In reality, it rarely occurs that a material exhibits circular dichroism but no circular birefringence or it exhibits circular birefringence but no circular dichroism with respect to light of a certain wavelength.
The following animation shows what happens when a plane-polarized wave (shown in light blue) traverses a medium having both circular dichroism and circular birefringence. Just like on the previous two pages, the two circularly polarized components of the plane-polarized light are shown in red and green color, respectively. The red component traverses the medium unchanged, but the medium has absorption and a refraction index with respect to the green component.
We placed an intersecting plane before and after the piece of material and we show the field vectors at the point of intersection of the light beam and the intersecting planes. The following animation shows the intersecting planes from the front. On the left, the plane before the material; on the right, the plane after the material.
As you could suspect from the phenomena shown on the previous pages, the incident light suffers two modifications here: because of the circular dichroism, it becomes elliptical; and because of the circular birefringence, its polarization gets rotated. Since the exiting light is no longer plane-polarized, it is not the plane of polarization that gets rotated but the big axis of the ellipse of polarization of the elliptically polarized light.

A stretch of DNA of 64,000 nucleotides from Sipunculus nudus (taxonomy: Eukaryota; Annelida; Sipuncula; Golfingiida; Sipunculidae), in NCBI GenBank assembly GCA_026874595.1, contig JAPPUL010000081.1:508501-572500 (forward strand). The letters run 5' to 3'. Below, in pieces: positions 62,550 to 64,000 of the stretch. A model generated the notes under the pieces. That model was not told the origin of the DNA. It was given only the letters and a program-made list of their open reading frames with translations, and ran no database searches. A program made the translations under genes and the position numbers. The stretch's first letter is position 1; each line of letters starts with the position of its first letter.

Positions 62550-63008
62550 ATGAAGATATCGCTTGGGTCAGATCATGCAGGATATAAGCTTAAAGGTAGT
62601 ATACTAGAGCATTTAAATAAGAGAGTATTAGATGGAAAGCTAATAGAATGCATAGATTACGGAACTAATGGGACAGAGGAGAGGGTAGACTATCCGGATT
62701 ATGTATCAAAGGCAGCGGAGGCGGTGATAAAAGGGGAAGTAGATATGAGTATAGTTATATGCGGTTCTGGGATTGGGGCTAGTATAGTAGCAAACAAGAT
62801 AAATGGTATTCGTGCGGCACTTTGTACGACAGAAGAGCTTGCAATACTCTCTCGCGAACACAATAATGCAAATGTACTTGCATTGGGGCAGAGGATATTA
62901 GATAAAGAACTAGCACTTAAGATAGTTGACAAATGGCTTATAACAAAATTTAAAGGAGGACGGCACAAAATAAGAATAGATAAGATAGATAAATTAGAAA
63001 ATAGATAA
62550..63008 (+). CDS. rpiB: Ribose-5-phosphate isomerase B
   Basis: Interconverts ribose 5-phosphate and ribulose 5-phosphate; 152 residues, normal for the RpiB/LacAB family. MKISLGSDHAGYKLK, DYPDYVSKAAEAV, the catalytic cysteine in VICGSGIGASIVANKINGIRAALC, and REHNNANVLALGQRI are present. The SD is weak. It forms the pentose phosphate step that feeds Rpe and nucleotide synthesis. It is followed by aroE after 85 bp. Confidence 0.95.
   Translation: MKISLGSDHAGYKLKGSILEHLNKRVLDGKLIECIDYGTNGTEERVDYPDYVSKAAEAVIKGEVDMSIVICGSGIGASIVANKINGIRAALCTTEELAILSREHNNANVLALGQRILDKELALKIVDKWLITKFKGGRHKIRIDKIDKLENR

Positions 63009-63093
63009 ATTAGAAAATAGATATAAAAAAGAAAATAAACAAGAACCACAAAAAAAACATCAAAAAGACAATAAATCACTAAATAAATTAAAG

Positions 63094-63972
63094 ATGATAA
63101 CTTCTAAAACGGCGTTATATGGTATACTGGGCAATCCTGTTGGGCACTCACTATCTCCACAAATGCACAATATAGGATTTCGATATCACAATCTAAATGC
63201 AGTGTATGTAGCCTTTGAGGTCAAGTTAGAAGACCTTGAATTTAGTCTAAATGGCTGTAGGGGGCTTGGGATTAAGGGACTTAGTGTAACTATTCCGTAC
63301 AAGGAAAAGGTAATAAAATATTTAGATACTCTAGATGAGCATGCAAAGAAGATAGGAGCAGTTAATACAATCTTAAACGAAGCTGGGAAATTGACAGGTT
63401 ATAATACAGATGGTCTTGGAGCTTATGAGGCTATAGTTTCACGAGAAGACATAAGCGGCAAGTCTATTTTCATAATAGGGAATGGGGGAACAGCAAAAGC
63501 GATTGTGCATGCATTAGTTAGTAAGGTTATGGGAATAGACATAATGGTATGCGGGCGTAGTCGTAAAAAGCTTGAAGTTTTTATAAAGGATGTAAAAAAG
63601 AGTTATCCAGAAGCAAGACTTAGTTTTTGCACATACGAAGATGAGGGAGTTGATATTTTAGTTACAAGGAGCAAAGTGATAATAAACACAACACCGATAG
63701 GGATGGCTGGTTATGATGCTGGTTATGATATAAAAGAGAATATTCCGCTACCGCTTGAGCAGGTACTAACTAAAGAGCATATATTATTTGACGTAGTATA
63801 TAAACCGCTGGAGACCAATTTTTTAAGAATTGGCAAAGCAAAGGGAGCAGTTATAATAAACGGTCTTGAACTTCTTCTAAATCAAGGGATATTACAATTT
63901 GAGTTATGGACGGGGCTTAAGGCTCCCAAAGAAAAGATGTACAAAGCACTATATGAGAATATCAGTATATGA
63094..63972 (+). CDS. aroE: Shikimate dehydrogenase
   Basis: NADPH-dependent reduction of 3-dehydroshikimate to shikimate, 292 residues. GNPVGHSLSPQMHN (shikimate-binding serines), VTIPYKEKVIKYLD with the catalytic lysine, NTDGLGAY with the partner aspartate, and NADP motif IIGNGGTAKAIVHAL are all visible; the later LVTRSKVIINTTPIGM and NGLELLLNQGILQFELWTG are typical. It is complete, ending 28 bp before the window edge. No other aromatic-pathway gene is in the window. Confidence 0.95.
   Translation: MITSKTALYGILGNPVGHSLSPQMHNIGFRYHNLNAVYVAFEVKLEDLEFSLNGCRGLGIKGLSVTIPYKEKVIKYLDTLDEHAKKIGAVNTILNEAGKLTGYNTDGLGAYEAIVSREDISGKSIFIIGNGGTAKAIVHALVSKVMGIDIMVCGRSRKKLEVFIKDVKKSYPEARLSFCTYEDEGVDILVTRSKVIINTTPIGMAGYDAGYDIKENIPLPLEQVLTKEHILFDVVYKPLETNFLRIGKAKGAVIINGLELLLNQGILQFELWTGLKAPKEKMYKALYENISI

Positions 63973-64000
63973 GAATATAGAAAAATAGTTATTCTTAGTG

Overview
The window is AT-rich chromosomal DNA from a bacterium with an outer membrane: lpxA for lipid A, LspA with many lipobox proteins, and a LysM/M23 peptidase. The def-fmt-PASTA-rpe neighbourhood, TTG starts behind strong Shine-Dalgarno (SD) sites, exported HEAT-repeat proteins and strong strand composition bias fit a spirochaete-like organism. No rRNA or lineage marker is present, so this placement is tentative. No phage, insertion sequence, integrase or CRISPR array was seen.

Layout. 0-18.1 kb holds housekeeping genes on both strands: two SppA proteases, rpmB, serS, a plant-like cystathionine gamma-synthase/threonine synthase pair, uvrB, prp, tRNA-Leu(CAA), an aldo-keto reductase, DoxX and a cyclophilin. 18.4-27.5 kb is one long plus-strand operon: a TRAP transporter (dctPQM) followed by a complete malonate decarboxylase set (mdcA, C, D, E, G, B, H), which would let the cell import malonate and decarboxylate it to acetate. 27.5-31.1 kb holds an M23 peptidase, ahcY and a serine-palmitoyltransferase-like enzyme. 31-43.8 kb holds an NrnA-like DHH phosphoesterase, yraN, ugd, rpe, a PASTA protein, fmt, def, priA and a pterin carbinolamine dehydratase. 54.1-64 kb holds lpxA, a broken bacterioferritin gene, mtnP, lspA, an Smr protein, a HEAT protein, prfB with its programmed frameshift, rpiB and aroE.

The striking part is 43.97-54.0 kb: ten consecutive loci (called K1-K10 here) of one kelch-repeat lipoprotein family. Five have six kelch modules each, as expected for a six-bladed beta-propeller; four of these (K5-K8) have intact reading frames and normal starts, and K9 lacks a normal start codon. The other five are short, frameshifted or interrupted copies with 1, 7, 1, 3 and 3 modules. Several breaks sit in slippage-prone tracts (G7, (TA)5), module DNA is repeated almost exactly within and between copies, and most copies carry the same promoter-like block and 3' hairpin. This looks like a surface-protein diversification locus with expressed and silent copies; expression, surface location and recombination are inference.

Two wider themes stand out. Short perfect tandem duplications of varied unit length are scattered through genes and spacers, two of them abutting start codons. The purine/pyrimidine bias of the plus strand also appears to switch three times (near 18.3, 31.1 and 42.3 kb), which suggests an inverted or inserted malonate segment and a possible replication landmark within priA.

The ellipticity of the light exiting the medium is determined by the difference between the absorptions with respect to the left and right circularly polarized components. The angle made by the big axis of the ellipse with respect to the original polarization plane is determined by the difference between the refraction indices with respect to the left and right circularly polarized components.
With the appropriate instrument, the ellipticity and the angle of rotation of the polarization plane of light can be measured. From those data, the difference between absorptions and refraction indices with respect to left and right circularly polarized lights can be calculated.
Circular dichroism and circular birefringence are caused by the asymmetry of the molecular structure of matter. The optical activity of solutions of biological macromolecules provides information about the structural properties of the macromolecules. This is discussed in more detail in the literature about the spectroscopy of biological macromolecules.